It’s been 35 years since Freddy Krueger started haunting the big screen and the world’s collective consciousness. Previously, I’ve discussed what makes A Nightmare on Elm Street, written and directed by Wes Craven and released in theaters on November 9, 1984, deserving of a place in the pantheon of classic American horror cinema. My love for this movie runs deep as it happens to be one of the first films I remember seeing at the age of 9, so I decided to celebrate its milestone with a filming locations photo essay, similar to the one I did for John Carpenter’s Halloween (1978) for its 40th anniversary last year.
Unlike Halloween, filmed mostly in Hollywood and South Pasadena, A Nightmare on Elm Street was filmed more extensively from one end of L.A. to another. During a September ’19 anniversary screening at the TCL Chinese Theater, attended by Heather Langenkamp (Nancy Thompson) and Amanda Wyss (Tina Gray), the actresses talked about driving at night to many strange and/or scary parts of the city, with no other guide but good old-fashioned maps! Wyss joked it’s a relief her parents didn’t know what she was getting herself into at all hours of night. And there’s no scarier location than the Lincoln Heights Jail, which served as Freddy’s boiler room.
A reportedly haunted former jail closed in 1965, after becoming infamous in 1951 due to the unprovoked beating of seven prisoners, aka “Bloody Christmas,” that inspired James Ellroy’s L.A. Confidential (1990). It’s no less notorious for being condemned owing to asbestos, shortly after Nightmare’s crew spent weeks filming inside of it. Though the jail has stood abandoned since then, some fans have managed to sneak in and get shots of a place that could surely pass as a killer’s lair. But after too many break-ins, the area is now under constant surveillance, and even yours truly has limits when it comes to his love of filming locations.
The first character we meet is Tina Gray, who in the vein of Marion Crane from Psycho (1960), becomes a bit of a bait-and-switch. We think she’s the protagonist until the rug is pulled right out from underneath us. Tina’s house is located in Venice, California, only a few blocks away from Venice Beach. At the time, the area was riddled with crime and gang activity, and some of the crew members even remember hearing gunshots while filming at night, but today its median home value is over $1.5M.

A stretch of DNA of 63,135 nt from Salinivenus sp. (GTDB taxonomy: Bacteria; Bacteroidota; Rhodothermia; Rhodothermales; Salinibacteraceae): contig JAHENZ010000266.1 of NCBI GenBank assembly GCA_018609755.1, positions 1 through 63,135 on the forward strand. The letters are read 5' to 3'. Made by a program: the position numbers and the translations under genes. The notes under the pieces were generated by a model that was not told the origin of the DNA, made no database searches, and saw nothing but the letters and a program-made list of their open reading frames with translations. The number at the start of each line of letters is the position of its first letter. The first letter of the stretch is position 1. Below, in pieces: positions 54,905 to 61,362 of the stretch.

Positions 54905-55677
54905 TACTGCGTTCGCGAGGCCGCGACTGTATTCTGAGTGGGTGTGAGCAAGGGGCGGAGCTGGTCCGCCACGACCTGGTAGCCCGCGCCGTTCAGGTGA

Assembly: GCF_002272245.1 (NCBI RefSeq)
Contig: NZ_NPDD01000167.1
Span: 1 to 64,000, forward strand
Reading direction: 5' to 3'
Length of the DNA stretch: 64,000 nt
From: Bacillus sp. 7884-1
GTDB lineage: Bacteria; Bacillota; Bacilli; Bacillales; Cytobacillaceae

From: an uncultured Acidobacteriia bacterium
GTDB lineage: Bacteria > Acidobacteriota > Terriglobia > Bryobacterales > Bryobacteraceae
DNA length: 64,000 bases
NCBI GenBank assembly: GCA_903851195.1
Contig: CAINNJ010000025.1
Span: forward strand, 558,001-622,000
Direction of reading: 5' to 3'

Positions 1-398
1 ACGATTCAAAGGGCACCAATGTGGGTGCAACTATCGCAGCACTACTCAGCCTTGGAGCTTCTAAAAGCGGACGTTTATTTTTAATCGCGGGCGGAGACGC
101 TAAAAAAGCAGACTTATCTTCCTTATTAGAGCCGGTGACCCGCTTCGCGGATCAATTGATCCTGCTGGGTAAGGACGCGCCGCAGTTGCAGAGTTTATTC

The high school used for the movie’s exteriors is John Marshall in Los Feliz, which is 20 miles (32 km) away from Tina’s home, and must be quite a commute for her! The school was famously used in Rebel Without a Cause (1955), Pretty in Pink (1986), and Grease (1978), and it counts Leonardo DiCaprio among its alumni. Unfortunately, the front entrance has been under construction for a while and no longer appears as it did in the film. For fans of David Lynch’s Mulholland Drive, Snow White Cottages that doubled as Diane’s apartment, are only a couple of blocks away; and for those interested in L.A.’s creepy true crime history, the house of Leno and Rosemary LaBianca, the victims of Manson Family, is just half a mile away.
Now, we get to the most famous Nightmare location of them all—Nancy Thompson’s house at the western edge of Hollywood, right off of Sunset Avenue. After filming, the house fell into disrepair in the early ’00s, but was subsequently renovated and flipped for no less than $2.1M in 2013! This picturesque tree-lined street is a regular tourist stop, especially in tandem with Doyle and Wallace houses from Halloween, which happen to sit only a couple of blocks away across Sunset. Today, the Thompson house looks just as it did in the original, except for the door. Curiously, the original and Wes Craven’s New Nightmare (1994) featured a blue door, while the rest of the sequels used a red one. The house itself became an important part of the Freddy Krueger mythology and its replica is even a stop at the Universal Studios’ Halloween Horror Nights tour. And if, like me, you’ve grown up watching these movies, you can imagine how it must feel to stand in front of it and find it looking just as it did on the screen. What makes it even better is that Glen Lantz’s (Johnny Depp) house really is right across the street. For once, no creative Hollywood geography here.